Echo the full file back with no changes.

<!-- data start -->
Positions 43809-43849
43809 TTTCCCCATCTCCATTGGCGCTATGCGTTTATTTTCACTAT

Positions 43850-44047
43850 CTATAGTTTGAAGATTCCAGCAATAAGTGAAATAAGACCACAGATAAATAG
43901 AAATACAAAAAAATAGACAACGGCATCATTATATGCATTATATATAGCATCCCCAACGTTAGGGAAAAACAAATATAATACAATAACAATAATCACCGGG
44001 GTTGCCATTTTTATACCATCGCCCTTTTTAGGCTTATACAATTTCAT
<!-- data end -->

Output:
Positions 43809-43849
43809 TTTCCCCATCTCCATTGGCGCTATGCGTTTATTTTCACTAT

Positions 43850-44047
43850 CTATAGTTTGAAGATTCCAGCAATAAGTGAAATAAGACCACAGATAAATAG
43901 AAATACAAAAAAATAGACAACGGCATCATTATATGCATTATATATAGCATCCCCAACGTTAGGGAAAAACAAATATAATACAATAACAATAATCACCGGG
44001 GTTGCCATTTTTATACCATCGCCCTTTTTAGGCTTATACAATTTCAT